I remember the first day at University, I was 18 and coming straight out of high school. The stress of making major life decisions was slowly creeping up on me – I was clueless yet enthusiastic. That first year of college changed a lot of my opinions and thoughts about many of life’s different mechanisms and workings. The more I learned and the more I questioned, the better I felt – I was finally finding myself, figuring out what I enjoy doing in life, most importantly, what I, as a human being, can do for other human beings in this world.
I soon found an internship for a local NGO where I was in charge of their visuals and updating website, including photography and some copy writing. During this period, I learned a lot of the programs of the Adobe Suite – I would spend nights studying them, watching tutorials, learning techniques etc. I was soon hired as the NGO’s Media Consultant, where my responsibilities would increase dramatically.
I felt nervous accepting the offer, thinking I was still too much of a newbie to handle the work. I was always afraid of people criticizing my work and being humiliated or whatever. I remember having this mindset for quite a while during my university studies, where I think it had a bitter sweet effect overall – on the one hand it would push me to always learn and improve my work, whereas on the other it would limit my overall creativity and ability to take risks and learn from them.
Mid-way during my studies I decided to take one year off from college to work as a full time graphic designer for a local firm in Prishtina. I learned a lot during this year, not only in design, but also general management and the work norms of the industry. I left this position optimistic about further exploring, learning, and building upon what I would refer to as my personal wealth of knowledge.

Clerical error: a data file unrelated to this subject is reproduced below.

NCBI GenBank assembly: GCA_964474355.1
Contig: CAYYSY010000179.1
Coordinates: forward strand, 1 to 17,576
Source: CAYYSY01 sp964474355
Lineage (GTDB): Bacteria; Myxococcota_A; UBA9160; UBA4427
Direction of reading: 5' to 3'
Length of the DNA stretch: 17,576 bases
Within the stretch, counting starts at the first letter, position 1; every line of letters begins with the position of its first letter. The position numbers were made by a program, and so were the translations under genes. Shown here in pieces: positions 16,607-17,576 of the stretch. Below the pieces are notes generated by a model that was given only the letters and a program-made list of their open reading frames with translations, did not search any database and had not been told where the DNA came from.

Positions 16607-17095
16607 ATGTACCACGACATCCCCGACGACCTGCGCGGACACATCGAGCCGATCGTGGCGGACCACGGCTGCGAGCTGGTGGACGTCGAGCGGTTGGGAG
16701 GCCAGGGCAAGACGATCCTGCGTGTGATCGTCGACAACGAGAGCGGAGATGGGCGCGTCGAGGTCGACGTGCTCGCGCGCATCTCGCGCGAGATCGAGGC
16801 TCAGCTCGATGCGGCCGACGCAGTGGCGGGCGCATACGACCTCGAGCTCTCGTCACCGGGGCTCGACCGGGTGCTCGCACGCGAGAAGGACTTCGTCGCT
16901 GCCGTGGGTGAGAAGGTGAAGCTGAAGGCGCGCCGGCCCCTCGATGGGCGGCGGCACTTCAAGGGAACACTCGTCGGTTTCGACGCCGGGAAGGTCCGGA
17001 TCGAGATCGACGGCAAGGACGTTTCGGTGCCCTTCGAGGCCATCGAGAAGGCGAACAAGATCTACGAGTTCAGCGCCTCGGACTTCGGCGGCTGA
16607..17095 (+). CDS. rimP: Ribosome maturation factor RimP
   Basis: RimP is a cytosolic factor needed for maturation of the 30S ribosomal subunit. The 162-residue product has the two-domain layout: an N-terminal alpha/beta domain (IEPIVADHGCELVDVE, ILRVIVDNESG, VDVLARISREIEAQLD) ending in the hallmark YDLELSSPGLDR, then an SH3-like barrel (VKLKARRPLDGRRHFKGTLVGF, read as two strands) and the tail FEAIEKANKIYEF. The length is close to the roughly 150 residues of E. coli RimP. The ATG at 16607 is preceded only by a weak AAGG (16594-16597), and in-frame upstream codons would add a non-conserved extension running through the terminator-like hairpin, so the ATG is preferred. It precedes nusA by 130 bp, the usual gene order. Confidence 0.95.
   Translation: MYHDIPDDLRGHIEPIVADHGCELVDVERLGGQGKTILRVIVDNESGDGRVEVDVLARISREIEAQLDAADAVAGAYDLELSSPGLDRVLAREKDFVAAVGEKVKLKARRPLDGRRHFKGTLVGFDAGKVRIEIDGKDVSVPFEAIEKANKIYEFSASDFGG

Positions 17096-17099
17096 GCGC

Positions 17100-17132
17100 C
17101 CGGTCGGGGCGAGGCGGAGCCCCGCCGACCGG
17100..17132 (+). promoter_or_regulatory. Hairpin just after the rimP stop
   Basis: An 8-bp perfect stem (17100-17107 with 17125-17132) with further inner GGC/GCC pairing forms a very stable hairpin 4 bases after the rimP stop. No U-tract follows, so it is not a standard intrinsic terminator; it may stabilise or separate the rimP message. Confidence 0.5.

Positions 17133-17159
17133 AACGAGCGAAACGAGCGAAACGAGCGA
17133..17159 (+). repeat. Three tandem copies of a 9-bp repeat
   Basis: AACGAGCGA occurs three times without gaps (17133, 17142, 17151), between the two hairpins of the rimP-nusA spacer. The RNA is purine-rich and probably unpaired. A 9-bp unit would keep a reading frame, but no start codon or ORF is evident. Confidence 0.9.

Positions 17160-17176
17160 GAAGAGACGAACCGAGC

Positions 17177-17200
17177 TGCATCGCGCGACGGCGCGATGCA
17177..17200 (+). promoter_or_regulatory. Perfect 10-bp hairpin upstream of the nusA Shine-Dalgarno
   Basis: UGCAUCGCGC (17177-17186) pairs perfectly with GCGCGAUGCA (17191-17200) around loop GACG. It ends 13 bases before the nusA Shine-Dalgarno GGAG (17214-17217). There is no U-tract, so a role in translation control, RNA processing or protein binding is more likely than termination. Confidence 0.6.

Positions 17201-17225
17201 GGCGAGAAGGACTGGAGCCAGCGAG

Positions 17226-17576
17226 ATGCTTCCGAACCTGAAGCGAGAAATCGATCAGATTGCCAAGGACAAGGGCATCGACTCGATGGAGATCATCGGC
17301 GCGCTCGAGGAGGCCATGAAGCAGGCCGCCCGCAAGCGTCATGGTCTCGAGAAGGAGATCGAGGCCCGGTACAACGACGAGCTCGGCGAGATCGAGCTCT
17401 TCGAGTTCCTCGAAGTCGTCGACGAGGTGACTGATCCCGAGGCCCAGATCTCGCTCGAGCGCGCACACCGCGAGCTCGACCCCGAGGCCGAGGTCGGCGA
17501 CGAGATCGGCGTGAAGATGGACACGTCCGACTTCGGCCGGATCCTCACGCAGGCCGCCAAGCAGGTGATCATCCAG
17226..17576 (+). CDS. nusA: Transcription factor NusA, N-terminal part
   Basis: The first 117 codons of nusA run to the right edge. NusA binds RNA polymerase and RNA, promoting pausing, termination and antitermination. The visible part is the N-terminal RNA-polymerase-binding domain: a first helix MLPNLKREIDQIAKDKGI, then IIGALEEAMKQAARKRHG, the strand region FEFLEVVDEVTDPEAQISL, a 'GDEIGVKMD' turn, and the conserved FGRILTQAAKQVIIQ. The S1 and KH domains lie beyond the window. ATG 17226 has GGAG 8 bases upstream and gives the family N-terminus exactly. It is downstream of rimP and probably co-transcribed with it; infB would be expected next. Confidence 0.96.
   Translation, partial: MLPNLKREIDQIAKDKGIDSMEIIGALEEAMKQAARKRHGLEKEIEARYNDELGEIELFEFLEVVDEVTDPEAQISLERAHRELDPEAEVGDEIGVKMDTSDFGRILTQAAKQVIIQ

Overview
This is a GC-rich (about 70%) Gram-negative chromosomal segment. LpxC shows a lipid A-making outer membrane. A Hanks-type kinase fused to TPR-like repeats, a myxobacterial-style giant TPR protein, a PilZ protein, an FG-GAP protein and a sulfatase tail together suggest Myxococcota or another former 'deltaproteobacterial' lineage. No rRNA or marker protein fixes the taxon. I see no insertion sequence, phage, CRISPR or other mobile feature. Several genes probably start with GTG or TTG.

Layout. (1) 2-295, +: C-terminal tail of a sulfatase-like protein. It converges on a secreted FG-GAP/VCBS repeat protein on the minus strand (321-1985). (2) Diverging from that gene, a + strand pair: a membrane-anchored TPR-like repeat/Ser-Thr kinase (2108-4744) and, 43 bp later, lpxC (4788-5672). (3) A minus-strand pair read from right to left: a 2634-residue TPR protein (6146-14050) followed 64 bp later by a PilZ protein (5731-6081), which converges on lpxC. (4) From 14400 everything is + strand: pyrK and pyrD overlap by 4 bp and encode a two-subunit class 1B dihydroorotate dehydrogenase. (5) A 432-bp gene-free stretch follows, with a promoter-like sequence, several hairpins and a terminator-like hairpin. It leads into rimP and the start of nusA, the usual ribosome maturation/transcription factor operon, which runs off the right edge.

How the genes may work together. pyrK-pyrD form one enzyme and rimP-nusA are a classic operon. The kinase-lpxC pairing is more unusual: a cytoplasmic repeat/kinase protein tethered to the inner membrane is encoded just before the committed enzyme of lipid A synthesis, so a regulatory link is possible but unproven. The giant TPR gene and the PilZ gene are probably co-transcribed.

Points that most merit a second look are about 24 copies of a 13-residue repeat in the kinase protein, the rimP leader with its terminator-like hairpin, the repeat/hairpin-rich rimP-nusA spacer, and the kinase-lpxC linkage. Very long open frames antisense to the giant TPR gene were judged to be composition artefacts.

Winning the Ipko Foundation Scholarship allowed me to continue growing by lessening the financial burden of tuition payments. To be honest, I was a little skeptical about applying – but I did apply. This is essentially what I would like anyone reading this to take away. I remember my brother telling me a few months back: “if you don’t open your mouth no one will feed you,” and this is one of the best revelations I have experienced in my life. Modesty can, and will, take you a very long way, but if you have an idea, something to say, something to do – as my friends from the sporting goods industry would say – just do it!
I am currently working on a few projects, one of which I am hoping will have a positive effect on the tourism industry in Kosovo (for this I will write in a future post.) I hope that the youth in Kosovo continue taking the wonderful initiatives I am seeing every day and I urge everyone to continue working on things that matter to them. I am a firm believer of the famous “if you love your job you’ll never have to work a day in your life.”
Get out there and make today count!
by Etrit Haxhiu